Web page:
Posted by: Ian | 30 August, 2010

Lilyvale – The Almost Forgotten. Part 2

Lilyvale – The Almost Forgotten. Part 2

This page has moved permanently to

Please update your bookmarks/favourites and links.



  1. I enjoyed reading your notes on Lilyvale. I visited relatives there about 45 years ago, but knew nothing about the town or the area.

    Thank you.

  2. Well done with the site. I would like to know when did logging actually commence in the upper Hacking River valley and did it predate the railway line and the coal mines? Were logs/flitches (cedar, turpentine) transported out of the valley by rail to Sydney or were they used exclusively for the purposes of the mine? I have been told that logs were hauled to Simpson’s Wharf at Bundeena at some stage, and barged from there to Port Jackson, but I can’t see the point of this unless it was pre railway line. I’d be interested in your comments on this, Black Diamond.

  3. Hi Juxtaposer

    Timber logging is almost certain to have pre-dated the opening of railway line on the 3rd October 1888. The lure of such attractive timbers would have been irresistible to early settlers of the area. Although, with no main transportation in the area, production was more than likely very low volume. (this is just my speculation however).

    There are records of the Coal Cliff Land and Coal Mining Company, being provisioned a siding at Lilyvale on the 30th October 1900. This was used for the loading and transporting of local timbers and was named Saywell’s Siding; later to be renamed Vickery’s Siding.

    I hope this helps. Do a bit of research on Ebenezer Vickery, might reveal some interesting information. Please let me know what you uncover.

  4. Growing up in the 90’s, my best mates grandfather owned the Lilyvale property along the rail network near Helensburgh and used it as a pig farm.
    I spent so much time down there. Exploring old unused rail tunnels etc etc, until his grandfather passed and his father took over. Removing all the pigs and allowing grass and trees to come back.
    Thanks for all the extra info on the area.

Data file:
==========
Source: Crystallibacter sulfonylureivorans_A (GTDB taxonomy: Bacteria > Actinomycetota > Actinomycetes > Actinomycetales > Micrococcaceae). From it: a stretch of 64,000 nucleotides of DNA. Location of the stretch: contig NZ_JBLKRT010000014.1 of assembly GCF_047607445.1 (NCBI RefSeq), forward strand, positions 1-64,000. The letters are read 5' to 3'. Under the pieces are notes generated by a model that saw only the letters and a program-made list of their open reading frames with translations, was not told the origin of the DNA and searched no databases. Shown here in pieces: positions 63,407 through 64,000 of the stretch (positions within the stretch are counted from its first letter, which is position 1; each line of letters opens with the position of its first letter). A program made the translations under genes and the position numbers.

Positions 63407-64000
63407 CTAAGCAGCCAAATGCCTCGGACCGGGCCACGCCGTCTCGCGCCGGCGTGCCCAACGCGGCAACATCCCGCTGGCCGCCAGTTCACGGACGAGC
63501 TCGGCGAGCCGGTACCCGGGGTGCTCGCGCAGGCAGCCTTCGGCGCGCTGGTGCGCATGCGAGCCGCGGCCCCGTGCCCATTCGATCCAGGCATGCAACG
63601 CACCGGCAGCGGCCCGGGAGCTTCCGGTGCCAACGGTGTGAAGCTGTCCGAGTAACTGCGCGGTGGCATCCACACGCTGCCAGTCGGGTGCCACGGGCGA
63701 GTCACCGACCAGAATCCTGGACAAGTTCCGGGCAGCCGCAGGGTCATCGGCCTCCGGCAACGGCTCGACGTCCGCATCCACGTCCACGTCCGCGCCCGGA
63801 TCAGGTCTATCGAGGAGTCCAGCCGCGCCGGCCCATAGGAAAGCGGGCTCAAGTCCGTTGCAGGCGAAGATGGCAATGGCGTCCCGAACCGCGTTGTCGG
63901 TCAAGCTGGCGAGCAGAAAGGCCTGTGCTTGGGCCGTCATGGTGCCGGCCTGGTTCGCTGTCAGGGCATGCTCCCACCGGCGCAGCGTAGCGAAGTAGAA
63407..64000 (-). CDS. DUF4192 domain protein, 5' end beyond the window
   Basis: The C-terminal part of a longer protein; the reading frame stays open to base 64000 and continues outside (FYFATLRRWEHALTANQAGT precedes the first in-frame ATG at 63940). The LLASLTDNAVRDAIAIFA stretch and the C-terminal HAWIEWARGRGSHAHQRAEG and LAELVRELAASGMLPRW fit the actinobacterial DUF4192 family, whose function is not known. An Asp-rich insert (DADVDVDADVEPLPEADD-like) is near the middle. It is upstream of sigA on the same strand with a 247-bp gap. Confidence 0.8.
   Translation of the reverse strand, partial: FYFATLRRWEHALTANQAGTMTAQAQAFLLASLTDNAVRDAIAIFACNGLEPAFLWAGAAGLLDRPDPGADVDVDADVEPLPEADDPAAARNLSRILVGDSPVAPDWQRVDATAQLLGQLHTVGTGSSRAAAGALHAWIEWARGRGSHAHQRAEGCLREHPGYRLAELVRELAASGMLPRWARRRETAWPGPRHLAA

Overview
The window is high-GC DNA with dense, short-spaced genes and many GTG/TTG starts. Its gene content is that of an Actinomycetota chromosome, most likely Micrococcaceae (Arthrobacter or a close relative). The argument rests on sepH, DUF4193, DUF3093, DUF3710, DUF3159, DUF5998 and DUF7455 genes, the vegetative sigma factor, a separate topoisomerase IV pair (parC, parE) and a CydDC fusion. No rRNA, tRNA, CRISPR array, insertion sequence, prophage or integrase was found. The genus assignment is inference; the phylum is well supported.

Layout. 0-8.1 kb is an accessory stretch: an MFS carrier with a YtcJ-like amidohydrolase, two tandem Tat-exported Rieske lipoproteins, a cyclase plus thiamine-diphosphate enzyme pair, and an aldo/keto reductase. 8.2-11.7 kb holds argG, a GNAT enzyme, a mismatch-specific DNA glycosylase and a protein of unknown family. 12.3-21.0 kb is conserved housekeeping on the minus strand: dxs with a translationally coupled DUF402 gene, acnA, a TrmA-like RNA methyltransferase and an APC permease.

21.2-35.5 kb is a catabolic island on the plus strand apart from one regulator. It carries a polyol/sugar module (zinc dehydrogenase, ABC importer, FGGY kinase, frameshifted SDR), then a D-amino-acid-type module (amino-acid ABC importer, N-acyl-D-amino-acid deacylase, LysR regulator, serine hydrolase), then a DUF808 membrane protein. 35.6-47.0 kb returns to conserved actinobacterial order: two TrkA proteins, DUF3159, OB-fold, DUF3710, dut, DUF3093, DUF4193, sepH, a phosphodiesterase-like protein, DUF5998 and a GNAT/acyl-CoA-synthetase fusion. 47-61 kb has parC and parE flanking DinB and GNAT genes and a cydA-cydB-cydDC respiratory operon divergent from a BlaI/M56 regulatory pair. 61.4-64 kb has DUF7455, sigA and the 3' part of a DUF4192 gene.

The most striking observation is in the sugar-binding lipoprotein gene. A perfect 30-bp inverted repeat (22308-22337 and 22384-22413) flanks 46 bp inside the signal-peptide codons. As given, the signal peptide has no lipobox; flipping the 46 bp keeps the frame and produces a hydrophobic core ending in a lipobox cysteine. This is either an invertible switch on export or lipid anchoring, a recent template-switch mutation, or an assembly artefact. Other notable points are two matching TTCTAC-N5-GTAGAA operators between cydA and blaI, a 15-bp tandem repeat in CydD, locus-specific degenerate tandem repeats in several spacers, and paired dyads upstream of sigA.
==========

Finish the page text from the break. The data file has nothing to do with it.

• You’re welcome Mark. Thanks for commenting.

  5. Well done on your site, the info on Lilyvale is facinating and paints a rich history of an area that would be otherwise lost. I came across it while looking for info on the old rail line and read each of your posts with great interest.
    I grew up in the Sutherland Shire and as a child in the 70’s and early 80’s, made many trips south on the train (and sometimes by car) to go bushwalking with my parents around the Helensburgh/Otford area.
    I look forward to reading part 3.

    • Hello Penny

      Thank you for the kind comments.

      I believe Lilyvale to be a very interesting area because of its past. With it now being almost non-existent in terms of people and infrastructure, makes Lilyvale even more interesting.

  6. Hello
    I used to get off the train at Lilyvale along with other scouts and various bush walkers back in the 70’s. Don’t recall anyone else ever using the station, which was just two platforms and an over head bridge.As I recall you had to let the train guard know you wanted to stop at Lilyvale, most people where heading over the ridge to go through the squeeze-way to Palm Jungle,Burning Palms or Era

Leave a Reply

Fill in your details below or click an icon to log in: Logo

You are commenting using your account. Log Out /  Change )

Google+ photo

You are commenting using your Google+ account. Log Out /  Change )

Twitter picture

You are commenting using your Twitter account. Log Out /  Change )

Facebook photo

You are commenting using your Facebook account. Log Out /  Change )

Connecting to %s


%d bloggers like this: